Tony Bennett Sings ‘I Left My Heart in San Francisco’ at His Final Live Performance With Lady GaGa

Aside from his 1962 hit, Bennett performs ‘Fly Me to the Moon’, ‘Steppin’ Out With My Baby’ and ‘Watch What Happens’ at “One Last Time: An Evening With Tony Bennett and Lady Gaga’.

AceShowbizTony Bennett has brought a moving final live performance before retiring from touring. When closing out “One Last Time: An Evening With Tony Bennett and Lady Gaga”, the 95-year-old belted out “I Left My Heart in San Francisco” before leaving the stage with Lady GaGa.

Bennett and GaGa’s two-night concert series, which took place at New York’s Radio City Music Hall, was recorded in early August as a part of his birthday celebration. Fans had a chance to watch the show on Sunday, November 28 after CBS aired the special performance.

GaGa began the show with a four-song set, including “Luck Be a Lady”, “Orange Colored Sky”, “Let’s Do It” and “New York, New York.” Bennett then performed “Watch What Happens”, “Steppin’ Out With My Baby” as well as “Fly Me to the Moon”. The duo continued to entertain fans with a duet of “Lady Is a Tramp”, “Love for Sale” and “Anything Goes”.

The 19-time Grammy winner later finished his gig by singing the 1962 hit, “I Left My Heart in San Francisco”. Following his performance, the “House of Gucci” actress took to the stage to escort him out. “Tony, we’re all so grateful to have witnessed your talent, your generosity, your creativity, your kindness, and your service through all the years,” she told the music legend.

After Bennett thanked GaGa, she said, “Mr. Bennett, it would be my honor to escort you off the stage.” The “Born This Way” hitmaker then took his arm as they walked out of the stage.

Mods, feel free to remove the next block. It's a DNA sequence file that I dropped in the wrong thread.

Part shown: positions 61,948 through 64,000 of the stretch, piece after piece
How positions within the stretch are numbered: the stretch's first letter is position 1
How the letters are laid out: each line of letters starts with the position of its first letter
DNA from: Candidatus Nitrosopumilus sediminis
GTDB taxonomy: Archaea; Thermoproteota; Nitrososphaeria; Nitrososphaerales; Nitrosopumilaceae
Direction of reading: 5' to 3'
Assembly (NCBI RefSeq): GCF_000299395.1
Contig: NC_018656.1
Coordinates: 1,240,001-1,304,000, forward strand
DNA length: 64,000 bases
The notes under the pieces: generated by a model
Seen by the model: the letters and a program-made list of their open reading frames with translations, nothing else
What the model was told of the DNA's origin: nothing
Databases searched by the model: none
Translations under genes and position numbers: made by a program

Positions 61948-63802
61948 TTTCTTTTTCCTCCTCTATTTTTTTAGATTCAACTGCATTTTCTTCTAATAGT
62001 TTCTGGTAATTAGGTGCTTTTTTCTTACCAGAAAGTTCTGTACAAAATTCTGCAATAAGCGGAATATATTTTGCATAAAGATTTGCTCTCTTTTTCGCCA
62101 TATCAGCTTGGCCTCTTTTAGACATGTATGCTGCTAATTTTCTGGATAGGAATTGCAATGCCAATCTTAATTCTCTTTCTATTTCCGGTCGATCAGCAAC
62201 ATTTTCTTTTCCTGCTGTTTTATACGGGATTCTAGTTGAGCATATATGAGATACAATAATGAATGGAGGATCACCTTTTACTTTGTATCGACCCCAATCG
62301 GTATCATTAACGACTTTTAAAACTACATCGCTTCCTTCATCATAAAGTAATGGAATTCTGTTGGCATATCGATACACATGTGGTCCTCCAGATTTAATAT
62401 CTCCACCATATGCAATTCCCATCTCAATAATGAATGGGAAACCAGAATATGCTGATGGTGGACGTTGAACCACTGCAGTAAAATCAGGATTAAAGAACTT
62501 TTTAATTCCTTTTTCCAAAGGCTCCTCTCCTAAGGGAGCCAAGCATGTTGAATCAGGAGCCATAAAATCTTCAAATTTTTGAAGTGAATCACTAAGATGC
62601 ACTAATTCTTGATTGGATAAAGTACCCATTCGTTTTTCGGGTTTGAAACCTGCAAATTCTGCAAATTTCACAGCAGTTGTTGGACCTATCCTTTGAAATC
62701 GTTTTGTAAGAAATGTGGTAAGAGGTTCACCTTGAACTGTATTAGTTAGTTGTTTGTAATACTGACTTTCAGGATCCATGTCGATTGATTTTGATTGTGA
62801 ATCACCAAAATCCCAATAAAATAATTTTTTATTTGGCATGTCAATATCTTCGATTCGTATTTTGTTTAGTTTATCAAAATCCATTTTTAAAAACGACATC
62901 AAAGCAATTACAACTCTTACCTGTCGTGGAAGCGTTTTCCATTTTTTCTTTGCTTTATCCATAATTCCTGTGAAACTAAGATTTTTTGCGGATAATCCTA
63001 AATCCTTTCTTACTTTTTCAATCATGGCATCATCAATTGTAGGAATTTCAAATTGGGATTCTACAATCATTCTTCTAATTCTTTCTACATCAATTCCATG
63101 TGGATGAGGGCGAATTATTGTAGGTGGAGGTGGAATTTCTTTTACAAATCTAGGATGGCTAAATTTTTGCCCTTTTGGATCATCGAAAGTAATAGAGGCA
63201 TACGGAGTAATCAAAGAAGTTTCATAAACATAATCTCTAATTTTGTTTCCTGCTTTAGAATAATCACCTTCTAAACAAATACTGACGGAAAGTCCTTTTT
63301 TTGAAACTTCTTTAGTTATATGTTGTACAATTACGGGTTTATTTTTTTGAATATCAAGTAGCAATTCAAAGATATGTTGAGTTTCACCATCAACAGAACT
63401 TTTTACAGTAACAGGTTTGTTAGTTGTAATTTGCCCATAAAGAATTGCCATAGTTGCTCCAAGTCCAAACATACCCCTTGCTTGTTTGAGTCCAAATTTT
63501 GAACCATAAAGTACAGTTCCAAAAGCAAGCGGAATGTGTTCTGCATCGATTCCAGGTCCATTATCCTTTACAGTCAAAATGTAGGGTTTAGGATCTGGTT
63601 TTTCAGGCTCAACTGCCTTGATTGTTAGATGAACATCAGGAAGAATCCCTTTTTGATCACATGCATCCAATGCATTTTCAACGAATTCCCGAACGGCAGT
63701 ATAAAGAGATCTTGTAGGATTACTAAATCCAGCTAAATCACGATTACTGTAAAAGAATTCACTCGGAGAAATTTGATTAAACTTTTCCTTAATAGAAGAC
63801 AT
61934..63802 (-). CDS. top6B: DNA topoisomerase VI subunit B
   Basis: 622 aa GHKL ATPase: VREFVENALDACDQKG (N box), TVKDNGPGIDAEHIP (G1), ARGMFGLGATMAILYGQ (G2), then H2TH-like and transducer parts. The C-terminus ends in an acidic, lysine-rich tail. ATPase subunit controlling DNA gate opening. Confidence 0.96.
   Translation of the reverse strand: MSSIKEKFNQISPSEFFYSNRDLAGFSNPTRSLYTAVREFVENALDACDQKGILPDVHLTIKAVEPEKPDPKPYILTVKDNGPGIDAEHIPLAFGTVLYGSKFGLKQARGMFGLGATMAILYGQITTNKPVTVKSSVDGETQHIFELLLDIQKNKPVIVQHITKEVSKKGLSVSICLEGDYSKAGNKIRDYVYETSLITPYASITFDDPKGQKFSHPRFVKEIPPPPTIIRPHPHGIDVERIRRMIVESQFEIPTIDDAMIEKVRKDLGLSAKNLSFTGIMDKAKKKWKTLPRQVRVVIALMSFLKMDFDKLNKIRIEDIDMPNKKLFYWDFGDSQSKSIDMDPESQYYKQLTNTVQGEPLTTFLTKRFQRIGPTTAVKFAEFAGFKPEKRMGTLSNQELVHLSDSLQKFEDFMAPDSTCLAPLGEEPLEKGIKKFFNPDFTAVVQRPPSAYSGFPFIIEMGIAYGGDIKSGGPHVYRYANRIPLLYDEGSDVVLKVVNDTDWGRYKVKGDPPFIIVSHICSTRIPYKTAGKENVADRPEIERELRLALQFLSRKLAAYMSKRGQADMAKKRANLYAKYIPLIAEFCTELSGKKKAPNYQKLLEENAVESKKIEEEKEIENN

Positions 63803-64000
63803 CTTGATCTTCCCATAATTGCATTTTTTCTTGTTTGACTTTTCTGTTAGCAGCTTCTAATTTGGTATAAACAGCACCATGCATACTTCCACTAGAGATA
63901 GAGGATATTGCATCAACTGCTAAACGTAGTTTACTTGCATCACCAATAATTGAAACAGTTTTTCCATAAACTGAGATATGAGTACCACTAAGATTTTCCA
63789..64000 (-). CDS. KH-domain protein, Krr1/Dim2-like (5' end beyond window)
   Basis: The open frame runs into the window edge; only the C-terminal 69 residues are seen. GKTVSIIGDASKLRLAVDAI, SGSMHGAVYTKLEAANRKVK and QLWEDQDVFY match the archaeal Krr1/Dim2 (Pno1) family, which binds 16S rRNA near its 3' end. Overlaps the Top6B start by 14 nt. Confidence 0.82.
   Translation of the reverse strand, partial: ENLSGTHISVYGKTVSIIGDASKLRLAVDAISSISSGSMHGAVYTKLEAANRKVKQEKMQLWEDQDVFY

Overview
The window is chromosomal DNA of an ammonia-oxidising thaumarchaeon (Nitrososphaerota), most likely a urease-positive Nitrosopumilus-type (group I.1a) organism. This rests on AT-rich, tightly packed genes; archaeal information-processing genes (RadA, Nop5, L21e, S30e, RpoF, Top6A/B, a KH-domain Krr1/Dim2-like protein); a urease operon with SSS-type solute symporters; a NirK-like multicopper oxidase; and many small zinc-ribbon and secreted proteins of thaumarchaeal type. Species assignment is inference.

Bennett was initially set to perform at several shows after “One Last Time”. However, his son Danny announced that he’s forced to cancel all of them because doctors told Bennett to do so amid his battle with Alzheimer’s disease.

“There won’t be any additional concerts,” Danny told Variety in mid-August. “This was a hard decision for us to make, as he is a capable performer. This is, however, doctors’ orders. His continued health is the most important part of this, and when we heard the doctors – when Tony’s wife, Susan heard them – she said, ‘Absolutely not.’ “

“He’ll be doing other things, but not those upcoming shows. It’s not the singing aspect but, rather, the traveling,” he added. “Look, he gets tired. The decision is being made that doing concerts now is just too much for him. We don’t want him to fall on stage, for instance – something as simple as that. We’re not worried about him being able to sing. We are worried, from a physical stand point… about human nature. Tony’s 95.”

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